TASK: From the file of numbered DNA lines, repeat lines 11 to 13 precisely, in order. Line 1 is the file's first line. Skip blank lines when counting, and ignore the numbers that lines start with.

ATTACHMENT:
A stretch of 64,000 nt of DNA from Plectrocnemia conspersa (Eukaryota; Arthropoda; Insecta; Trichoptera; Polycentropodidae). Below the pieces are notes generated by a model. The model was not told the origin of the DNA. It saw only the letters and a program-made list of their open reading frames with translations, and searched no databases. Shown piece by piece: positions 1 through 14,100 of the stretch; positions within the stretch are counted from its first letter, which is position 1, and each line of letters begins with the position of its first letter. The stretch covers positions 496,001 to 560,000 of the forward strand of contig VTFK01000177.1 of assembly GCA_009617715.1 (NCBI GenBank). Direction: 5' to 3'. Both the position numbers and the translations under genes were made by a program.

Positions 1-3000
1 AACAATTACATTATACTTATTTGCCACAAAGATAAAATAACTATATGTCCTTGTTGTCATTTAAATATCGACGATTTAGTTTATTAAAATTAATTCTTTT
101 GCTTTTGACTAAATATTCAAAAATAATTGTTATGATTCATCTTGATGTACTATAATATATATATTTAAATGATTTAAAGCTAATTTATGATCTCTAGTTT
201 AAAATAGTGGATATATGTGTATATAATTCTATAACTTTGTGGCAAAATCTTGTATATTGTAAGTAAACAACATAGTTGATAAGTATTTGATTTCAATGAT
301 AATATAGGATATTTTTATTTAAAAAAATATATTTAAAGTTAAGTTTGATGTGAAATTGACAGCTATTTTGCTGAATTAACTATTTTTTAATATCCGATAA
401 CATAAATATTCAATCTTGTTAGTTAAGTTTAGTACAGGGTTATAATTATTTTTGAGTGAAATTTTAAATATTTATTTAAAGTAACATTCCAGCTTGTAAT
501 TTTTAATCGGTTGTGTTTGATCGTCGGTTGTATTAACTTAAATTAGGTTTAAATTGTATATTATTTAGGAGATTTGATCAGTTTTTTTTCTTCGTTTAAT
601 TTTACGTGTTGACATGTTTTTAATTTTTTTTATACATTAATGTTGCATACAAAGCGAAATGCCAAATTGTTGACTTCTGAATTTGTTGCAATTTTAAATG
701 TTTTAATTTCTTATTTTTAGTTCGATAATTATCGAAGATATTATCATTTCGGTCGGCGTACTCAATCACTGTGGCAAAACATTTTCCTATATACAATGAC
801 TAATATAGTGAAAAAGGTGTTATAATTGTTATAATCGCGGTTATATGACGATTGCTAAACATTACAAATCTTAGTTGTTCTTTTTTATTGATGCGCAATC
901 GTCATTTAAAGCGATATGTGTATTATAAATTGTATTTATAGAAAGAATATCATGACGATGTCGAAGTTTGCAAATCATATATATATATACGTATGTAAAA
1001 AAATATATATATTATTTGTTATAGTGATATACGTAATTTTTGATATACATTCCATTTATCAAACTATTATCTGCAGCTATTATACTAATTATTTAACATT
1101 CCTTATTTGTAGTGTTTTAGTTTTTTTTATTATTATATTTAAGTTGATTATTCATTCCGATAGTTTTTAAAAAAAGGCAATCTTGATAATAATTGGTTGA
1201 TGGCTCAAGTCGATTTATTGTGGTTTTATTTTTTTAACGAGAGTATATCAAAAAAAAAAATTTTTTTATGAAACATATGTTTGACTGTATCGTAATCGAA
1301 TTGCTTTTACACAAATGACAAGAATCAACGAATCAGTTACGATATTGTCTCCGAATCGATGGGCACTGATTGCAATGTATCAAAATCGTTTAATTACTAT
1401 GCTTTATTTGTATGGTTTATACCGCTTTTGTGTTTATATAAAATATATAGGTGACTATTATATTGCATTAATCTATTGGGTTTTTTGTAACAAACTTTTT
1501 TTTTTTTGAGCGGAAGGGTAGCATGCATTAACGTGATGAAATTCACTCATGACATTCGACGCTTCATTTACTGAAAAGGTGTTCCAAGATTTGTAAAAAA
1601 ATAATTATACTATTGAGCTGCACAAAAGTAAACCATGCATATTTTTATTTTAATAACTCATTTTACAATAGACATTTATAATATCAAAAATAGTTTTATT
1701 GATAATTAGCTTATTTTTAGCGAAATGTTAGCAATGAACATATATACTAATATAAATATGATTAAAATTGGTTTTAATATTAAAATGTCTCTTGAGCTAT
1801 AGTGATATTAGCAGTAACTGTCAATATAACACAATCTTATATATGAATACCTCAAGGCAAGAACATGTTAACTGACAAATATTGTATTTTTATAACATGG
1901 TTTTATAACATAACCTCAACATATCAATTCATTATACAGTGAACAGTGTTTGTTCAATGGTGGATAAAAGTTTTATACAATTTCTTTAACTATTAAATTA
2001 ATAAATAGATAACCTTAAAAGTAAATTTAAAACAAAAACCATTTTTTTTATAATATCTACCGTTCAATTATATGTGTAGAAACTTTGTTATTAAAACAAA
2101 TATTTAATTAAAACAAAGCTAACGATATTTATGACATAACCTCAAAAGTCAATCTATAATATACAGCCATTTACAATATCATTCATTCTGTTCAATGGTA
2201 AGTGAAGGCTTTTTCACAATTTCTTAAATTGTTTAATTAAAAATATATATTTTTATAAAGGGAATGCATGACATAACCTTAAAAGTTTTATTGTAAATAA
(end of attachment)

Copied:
801 TAATATAGTGAAAAAGGTGTTATAATTGTTATAATCGCGGTTATATGACGATTGCTAAACATTACAAATCTTAGTTGTTCTTTTTTATTGATGCGCAATC
901 GTCATTTAAAGCGATATGTGTATTATAAATTGTATTTATAGAAAGAATATCATGACGATGTCGAAGTTTGCAAATCATATATATATATACGTATGTAAAA
1001 AAATATATATATTATTTGTTATAGTGATATACGTAATTTTTGATATACATTCCATTTATCAAACTATTATCTGCAGCTATTATACTAATTATTTAACATT